One thing that I especially like about the photography business is that the majority of manufacturers care about us. Sure, they’d like us to spend money on their products, but they also like to make products that work. Over the last year, I’ve been using a variety of accessories that have made my photography better and easier, or both. I hesitate to say that these tools will be perfect for every photographer, as I’ve learned that this is rarely true with any photographic product, but I’ve found these accessories to be useful in my workflow.
Fast USB Jump Drives. We all fear losing our digital photographs. I put mine on my laptop as I travel, but a laptop can be stolen or a hard-drive crash can occur. I now carry USB jump drives for simple, portable backup (kept in a separate place than the laptop, of course). They don’t have capacities for long trips or for photographers who shoot a lot of images yet, but they’re one solution for backup. I’ve been using a DataTraveler HyperX unit from Kingston Technology (www.kingston.com); it’s a very fast drive, making uploading and downloading more convenient. Another small, but useful feature: The USB plug slides in and out of the drive, so you’re not constantly losing caps.
|Xotopro QMM1 macro flash unit|
Camera Level. A camera level is a great idea, but if you’re like me, you don’t always use one because they have a small problem—they can’t be kept on the camera when you put the camera away. I’ve found a new camera level that fits tight to your hot-shoe and allows you to leave it on the camera even when it goes into the bag. Now I can use a camera level all the time! The Ross Camera Level flips up to allow for vertical leveling, but lies flat to the top of your camera when shooting horizontally (cameralevel.com).
GPS Data. In the future we’ll see GPS capabilities in many cameras. Having the ability to pinpoint where you took a particular picture can be useful when you’re back home editing your images. ATP Electronics Photo Finder allows you to add GPS data to your image files (photofinder.atpinc.com). This unit records time-stamped GPS data as you photograph. Then plug your memory card into the Photo Finder so it can add that data to the metadata of your pictures based on the time. The unit has some limitations. First, it only works with JPEG files. That’s not a problem if you shoot RAW + JPEG or if you’re using it to scout with a pocket digital camera that only shoots JPEG. Second, it works best with SD memory cards. The unit has a built-in SD slot, but you need a card reader for CF cards, and I found that CF cards worked a little inconsistently.
|ATP Electronics Photo Finder|
Macro Flash. Sometimes for best macro and close-up work, you need to control the light with flash. Most close-up flash mounts haven’t been flexible enough for me. I’ve always wanted a flash mount that had truly bendable arms, and I found it in the Xotopro QMM1 macro twin flash unit (www.xotopro.com). The QMM1 uses articulated arms that make it easy to twist and position up to two flash units for best light on a close subject. The company also offers a complete kit, including a macro flash mount and a twin flash system to go with it for Canon, Nikon, Olympus, Pentax and Sony.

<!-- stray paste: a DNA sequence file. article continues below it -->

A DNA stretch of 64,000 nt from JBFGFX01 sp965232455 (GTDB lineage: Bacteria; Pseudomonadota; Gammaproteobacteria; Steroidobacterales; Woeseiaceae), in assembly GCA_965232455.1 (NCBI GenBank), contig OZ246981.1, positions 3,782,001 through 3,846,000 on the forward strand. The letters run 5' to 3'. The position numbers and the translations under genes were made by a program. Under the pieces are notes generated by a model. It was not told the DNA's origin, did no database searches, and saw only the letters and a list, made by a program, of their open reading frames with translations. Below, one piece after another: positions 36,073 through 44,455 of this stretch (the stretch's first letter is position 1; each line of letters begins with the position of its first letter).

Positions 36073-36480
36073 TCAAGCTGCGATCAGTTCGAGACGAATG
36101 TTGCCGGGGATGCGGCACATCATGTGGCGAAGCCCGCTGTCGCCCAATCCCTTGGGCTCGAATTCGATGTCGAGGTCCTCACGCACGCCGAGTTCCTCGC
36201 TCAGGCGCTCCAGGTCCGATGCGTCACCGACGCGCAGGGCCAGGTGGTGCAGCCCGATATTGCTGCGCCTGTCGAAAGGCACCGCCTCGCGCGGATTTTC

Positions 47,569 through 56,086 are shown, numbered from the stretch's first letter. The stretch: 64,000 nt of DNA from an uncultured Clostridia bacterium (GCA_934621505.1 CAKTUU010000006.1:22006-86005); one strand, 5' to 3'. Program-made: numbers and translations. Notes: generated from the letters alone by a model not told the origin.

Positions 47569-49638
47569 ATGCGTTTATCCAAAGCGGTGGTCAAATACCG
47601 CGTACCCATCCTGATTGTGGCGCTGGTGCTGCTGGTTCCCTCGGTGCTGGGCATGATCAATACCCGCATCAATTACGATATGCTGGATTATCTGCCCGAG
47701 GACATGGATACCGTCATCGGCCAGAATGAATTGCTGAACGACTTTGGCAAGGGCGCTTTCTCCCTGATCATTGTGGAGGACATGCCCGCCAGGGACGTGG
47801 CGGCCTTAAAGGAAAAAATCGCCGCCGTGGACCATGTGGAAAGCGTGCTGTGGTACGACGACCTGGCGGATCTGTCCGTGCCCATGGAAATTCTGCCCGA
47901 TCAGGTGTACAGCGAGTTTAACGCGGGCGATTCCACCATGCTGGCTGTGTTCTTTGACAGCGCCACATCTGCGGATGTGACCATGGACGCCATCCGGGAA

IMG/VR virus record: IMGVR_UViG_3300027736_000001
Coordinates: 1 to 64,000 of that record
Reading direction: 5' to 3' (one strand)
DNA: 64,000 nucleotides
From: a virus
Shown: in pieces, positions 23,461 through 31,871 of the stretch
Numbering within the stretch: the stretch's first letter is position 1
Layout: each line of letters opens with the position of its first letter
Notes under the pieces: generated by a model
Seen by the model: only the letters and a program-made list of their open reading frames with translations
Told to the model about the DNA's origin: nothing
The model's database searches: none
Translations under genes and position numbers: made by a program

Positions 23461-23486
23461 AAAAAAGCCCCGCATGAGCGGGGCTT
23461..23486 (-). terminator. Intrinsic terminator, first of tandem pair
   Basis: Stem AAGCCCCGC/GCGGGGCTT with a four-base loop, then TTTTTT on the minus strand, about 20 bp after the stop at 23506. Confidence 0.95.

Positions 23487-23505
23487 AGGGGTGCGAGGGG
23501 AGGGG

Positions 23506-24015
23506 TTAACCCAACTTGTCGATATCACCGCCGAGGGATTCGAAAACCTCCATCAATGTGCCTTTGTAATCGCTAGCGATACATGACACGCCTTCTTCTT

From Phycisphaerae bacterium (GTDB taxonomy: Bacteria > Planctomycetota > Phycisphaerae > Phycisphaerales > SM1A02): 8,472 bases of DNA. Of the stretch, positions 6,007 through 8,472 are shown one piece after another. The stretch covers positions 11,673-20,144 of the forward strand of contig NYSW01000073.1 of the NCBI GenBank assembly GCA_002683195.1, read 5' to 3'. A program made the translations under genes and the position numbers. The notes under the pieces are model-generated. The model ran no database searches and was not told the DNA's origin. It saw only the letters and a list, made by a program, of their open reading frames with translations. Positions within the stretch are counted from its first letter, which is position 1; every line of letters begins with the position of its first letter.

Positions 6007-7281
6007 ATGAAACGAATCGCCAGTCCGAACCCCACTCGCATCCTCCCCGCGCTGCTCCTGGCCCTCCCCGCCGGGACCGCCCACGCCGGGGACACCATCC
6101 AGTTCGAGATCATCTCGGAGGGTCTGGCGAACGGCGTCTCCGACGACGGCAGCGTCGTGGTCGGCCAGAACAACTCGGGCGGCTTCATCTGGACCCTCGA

|Nik Silver Efex Pro|
Travel Tripod. We all know that using a tripod is an important way to get sharper pictures. But when you really need to travel light, such as on a short business trip, that tripod isn’t something you can pack in a carry-on. The Gitzo Traveler Titanium tripod is an exceptional unit with amazing rigidity in an extremely small package (titanium.gitzo.com). It folds to a mere 16 inches and weighs about two pounds. This is a blow to all airlines that want to charge more for baggage! When I pull this out, I’ve had photographers laugh at me because it seems so small. Yet I’ve shot with this little tripod all over the country with excellent results, which never would have been possible without a tripod. Sometimes I have to travel quickly and light, and this tripod is perfect for that.
Software. This past year has seen the introduction of a number of software programs that are useful for photographers. I’ve always liked Nik Software’s approach to software, which makes it photographer-friendly and effective (www.niksoftware.com). Dfine noise-reduction software is absolutely great for dealing with noise. In addition, I’m impressed with Silver Efex Pro for black-and-white photography—it offers the possibility of the most flexibility and control in working with black-and-white images that I’ve seen. Viveza, a nifty plug-in for Photoshop and similar programs, allows you to easily limit adjustments to only what needs adjusting without using layer masks.
A cool way of dealing with sharpness is to use a tilt-shift lens to limit the sharpness in a scene in a unique and high-impact way, but not all of us have such lenses. onOne Software developed an effective way of controlling sharp and out-of-focus areas in a photo with FocalPoint (www.ononesoftware.com). This is a fun program to play with—you can shift the sharp and soft parts of a photo all over for some great, high-impact results (but you must have a sharp photo to begin with).
|Kingston DataTraveler HyperX|
Finally, HDR is gaining more and more interest among major photographers, and for good reason; it finally allows us to capture an image as we see the real world. I discussed it in “HDR For The Landscape” (OP, August 2008). Since then I’ve found some new software. Essential HDR works easier and faster than Photomatix, plus I find it gives more natural colors and tonalities (www.imagingluminary.com). LR/Enfuse gives HDR possibilities directly from Lightroom, so I like its workflow (www.timothyarmes.com; go to the Me To You section, then Photographer tools). LR/Enfuse is a bit of a pain to install, but it works well.
Rob Sheppard’s latest book is Adobe Photoshop Lightroom 2 for Digital Photographers Only. Visit his blog at www.photodigitary.com.